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Would You Benefit From Seeing a Pelvic Pain PT?

Physical Therapists Can Specialize in “Pelvic Floor Rehabilitation?” Wait, What is the Pelvic Floor?  

Pelvic floor rehabilitation is becoming increasingly popular, supported by research and proven to be effective in the clinic. Most people believe physical therapists (PTs) only treat orthopedic conditions, such as low back pain, knee injuries, and post-operative situations, like an ACL repair or total knee replacement. However, it is within physical therapist’s scope of practice to also treat urinary and bowel incontinence, pelvic pain, pain with sex, just to name a few. If you respond “yes” to any of the following questions, you may benefit from pelvic floor PT:


  1. Do you leak urine at various times throughout the day?  This can be experienced when coughing, running, laughing, or when you feel like you can’t hold your urine any longer.
  2. Do you experience pain with sex or with insertion of a tampon?
  3. Do you experience constipation or fecal incontinence?
  4. Have you or are you receiving treatment for cancer?
  5. Do you have pain in the abdomen, pelvis, low back, hips, or groin area that has not improved, even with previous bouts of physical therapy?
  6. Are you pregnant and want to know the proper way to exercise while pregnant and after delivery of baby?
  7. Do you have burning type of pain after sitting for long periods of time or with bowel movements?
  8. Do you have pain in your tailbone region or in pelvis region while running or exercising?
  9. Have you been or are you pregnant?
  10. Did you experience any tears muscle tears while giving birth?
  11. Are you experiencing differences “down there” after you gave birth, such as leaking or pain?
  12. Have you been diagnosed with endometriosis?


“WHAT?!,” you may be thinking, “that sounds like a lot of non-muscle stuff, so what does the pelvic floor actually entail and how do you treat all of these conditions?”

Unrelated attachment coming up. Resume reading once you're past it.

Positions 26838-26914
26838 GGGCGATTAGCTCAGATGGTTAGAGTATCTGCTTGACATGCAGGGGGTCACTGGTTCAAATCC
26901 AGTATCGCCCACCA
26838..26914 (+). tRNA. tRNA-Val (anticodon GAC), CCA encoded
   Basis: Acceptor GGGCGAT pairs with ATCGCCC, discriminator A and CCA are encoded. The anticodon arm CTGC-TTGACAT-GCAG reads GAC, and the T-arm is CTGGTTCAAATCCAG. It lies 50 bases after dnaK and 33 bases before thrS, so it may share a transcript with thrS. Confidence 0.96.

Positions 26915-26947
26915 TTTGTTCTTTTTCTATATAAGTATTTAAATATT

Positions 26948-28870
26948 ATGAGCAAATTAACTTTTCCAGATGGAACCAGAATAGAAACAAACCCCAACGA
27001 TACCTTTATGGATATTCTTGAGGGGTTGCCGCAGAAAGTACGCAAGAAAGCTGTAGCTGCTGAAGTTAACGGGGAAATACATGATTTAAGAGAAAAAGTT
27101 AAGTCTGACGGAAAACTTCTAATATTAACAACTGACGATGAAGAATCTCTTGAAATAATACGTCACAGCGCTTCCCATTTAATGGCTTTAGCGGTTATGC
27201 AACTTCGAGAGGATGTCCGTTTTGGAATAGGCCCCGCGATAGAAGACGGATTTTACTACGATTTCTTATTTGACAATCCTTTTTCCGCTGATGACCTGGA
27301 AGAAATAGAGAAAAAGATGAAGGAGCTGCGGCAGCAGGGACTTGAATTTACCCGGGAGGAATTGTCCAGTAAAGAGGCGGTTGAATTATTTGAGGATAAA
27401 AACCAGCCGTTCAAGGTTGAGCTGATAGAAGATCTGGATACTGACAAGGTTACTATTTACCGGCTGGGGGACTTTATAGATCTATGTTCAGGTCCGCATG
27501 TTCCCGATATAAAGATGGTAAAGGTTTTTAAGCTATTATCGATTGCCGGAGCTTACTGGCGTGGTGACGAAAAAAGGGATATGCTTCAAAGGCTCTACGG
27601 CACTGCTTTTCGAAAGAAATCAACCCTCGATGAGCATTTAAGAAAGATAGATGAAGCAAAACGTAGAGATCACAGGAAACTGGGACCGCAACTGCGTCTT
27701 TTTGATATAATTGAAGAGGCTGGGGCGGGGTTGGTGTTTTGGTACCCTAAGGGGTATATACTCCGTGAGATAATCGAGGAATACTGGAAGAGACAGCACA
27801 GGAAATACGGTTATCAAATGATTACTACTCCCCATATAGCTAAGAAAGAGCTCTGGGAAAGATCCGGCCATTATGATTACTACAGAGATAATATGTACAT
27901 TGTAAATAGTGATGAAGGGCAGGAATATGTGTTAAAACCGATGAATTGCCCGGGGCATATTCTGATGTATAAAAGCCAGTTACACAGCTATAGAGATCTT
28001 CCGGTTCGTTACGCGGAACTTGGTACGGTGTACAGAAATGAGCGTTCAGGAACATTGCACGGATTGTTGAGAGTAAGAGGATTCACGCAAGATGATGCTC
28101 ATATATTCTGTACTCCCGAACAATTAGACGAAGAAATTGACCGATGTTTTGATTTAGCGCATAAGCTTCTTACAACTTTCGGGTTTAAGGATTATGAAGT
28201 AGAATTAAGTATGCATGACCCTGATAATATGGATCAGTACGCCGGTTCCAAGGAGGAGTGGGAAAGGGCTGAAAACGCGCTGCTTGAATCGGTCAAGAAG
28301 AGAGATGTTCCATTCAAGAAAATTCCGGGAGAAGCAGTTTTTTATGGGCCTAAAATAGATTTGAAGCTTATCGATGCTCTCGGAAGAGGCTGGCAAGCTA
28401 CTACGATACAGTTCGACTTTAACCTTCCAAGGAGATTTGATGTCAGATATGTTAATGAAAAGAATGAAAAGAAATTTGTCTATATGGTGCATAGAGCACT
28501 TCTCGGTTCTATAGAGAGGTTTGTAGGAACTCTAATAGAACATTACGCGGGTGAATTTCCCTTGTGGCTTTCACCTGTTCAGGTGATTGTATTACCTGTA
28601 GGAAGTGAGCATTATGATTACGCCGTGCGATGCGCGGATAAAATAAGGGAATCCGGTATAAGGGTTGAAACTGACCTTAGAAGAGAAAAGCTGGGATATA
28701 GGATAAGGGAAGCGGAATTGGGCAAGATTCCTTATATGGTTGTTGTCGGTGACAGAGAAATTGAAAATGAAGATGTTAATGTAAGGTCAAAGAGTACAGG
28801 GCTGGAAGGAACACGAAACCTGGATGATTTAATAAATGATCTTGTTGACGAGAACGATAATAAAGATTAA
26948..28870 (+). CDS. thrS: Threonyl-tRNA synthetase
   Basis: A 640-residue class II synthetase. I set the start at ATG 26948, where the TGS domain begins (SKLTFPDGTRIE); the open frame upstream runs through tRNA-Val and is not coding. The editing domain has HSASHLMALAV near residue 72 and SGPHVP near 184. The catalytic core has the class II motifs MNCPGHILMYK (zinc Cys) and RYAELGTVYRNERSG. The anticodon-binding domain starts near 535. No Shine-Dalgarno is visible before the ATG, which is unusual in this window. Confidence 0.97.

Most importantly, we work very closely with other medical providers, such as OB/GYN’s, family practice doctors, other physical therapists, and even social workers, psychologists, and psychiatrists to help treat many of these conditions. Most conditions of the pelvic floor are best treated with a multi-disciplinary approach, so we are in communication with many of these providers to ensure you receive optimal care.


What is the pelvic floor?  


What in the heck are we looking at here?


Both of these images are from a view from underneath, with the tailbone towards the bottom of the picture and your pubic bone and urethra at the top of the picture. In the first picture, imagine the female lying on her back with her hips and knees bent. All of the red/orange stuff with lines in it are muscles. Yes, you have that many muscles down there that support your bladder, uterus, and other organs. There are 3 layers of pelvic muscles, with the levator ani muscles and coccygeus being most superficial. The function of these pelvic floor muscles should work together to provide a variety of functions that are listed below:


  • Support organs, such as bladder and uterus
  • Work with diaphragm and deep core muscles for relaxation and core support
  • Help with stabilization of SI joint, pelvis, low back, and hip joints
  • Contract/relax openings of urethra, rectum and vagina to assist in urination/defecation and to prevent leakage
  • Sexual function – to arouse, orgasm, and relax
  • Also functions as a sump-pump for the venous and lymphatic systems


To be able to function properly, the pelvic floor muscles need to be strong, have good endurance, and be able to react quickly to various forces, such as coughing or the pounding of the cement while running. They also need to be able to relax fully to decrease tightness in the muscles that can cause pain, to allow for non-painful intercourse, etc.